Explore this Kiwi film-maker’s home in Mexico — where she’s lived for 36 years
The vibrant spontaneity of a city where a circus troupe might suddenly appear amid the colourful buildings appealed to the creative spirit of this film-maker. So she relocated to México’s San Miguel de Allende — and never left.
Words: Claire McCall Photos: Kevin Emirali
It took Fran Fisher all of about three seconds to dream up the name of the personality that would put her into the pages of a glossy publication — but not into the spotlight.
As the originator of Metro magazine’s Felicity Ferret, the anonymous socialite who exposed the naughtiness of Auckland’s salacious party scene in the early to mid-1980s, Fran was a gossip-column pioneer. “I thought Metro needed some spicing up, so I pitched the idea to [editor] Warwick Roger.”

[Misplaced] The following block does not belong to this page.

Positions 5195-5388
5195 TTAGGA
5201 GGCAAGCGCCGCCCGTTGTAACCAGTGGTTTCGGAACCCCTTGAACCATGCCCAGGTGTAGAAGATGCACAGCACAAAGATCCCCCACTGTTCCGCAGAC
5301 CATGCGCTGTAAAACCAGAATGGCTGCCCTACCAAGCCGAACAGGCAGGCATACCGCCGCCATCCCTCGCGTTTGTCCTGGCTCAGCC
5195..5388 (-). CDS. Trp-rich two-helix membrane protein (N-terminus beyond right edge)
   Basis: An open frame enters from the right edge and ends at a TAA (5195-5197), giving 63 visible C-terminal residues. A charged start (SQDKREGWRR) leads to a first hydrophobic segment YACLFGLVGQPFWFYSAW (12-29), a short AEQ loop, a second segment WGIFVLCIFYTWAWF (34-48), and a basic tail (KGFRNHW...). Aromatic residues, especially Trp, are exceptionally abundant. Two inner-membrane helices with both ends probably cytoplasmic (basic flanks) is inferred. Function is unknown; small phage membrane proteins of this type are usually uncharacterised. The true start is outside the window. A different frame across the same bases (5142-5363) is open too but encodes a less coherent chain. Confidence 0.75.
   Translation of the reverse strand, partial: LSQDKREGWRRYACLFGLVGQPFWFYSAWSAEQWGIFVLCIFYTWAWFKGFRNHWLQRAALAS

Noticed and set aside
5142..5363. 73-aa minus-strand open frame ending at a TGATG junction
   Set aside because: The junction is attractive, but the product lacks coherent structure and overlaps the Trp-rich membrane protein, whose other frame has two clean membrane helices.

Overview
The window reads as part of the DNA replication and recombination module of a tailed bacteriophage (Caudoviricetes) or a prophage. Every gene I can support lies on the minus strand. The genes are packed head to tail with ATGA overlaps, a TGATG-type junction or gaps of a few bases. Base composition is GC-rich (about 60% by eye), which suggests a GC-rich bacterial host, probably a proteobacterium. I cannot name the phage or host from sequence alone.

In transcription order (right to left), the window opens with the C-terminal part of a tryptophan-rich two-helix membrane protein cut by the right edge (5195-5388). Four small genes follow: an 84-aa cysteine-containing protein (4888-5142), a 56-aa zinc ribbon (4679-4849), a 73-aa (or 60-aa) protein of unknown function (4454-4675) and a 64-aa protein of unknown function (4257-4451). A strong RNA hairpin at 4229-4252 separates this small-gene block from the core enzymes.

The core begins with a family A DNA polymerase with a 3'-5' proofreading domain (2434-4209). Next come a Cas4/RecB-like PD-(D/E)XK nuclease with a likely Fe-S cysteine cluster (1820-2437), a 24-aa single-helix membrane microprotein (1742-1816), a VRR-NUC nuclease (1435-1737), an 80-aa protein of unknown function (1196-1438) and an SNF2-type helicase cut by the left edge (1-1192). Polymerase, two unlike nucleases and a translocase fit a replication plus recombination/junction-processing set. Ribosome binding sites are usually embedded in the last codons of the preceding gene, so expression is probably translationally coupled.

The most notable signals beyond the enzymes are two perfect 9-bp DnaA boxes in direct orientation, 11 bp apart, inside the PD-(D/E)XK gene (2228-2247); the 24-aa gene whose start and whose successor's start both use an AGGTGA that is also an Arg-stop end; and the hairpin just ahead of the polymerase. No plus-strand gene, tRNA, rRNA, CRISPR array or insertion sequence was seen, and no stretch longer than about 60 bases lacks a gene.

Spice is right. Fran has always sought the life less ordinary. She rather enjoys nurturing the rebel within. When she took on the undercover mantel of she-who-dished-the-dirt (“but in a flippant, light-hearted way”), she observed much about others but even more about herself. Although The Ferret became a celebrity, Fran did not.
“It’s not something I’m proud of, and I was young and trying to make my mark on the world, but I learnt how important recognition was to me — not fame and fortune but being a valued, acknowledged member of the community. Thank god, being a famous incognito gossip columnist wasn’t the legacy I was born to leave.” After a year, she passed the baton on.
By then, of course, she had other fish to fry. Quite literally. Her modus operandi has always been quick-change adventure. By the time Fran was 28, she had already studied journalism, then anthropology (although she dropped out of her Otago University course), owned a restaurant on Ponsonby Road, and worked as a copywriter in an ad agency. She was also involved with the film industry — as a screenwriter and director of commercials.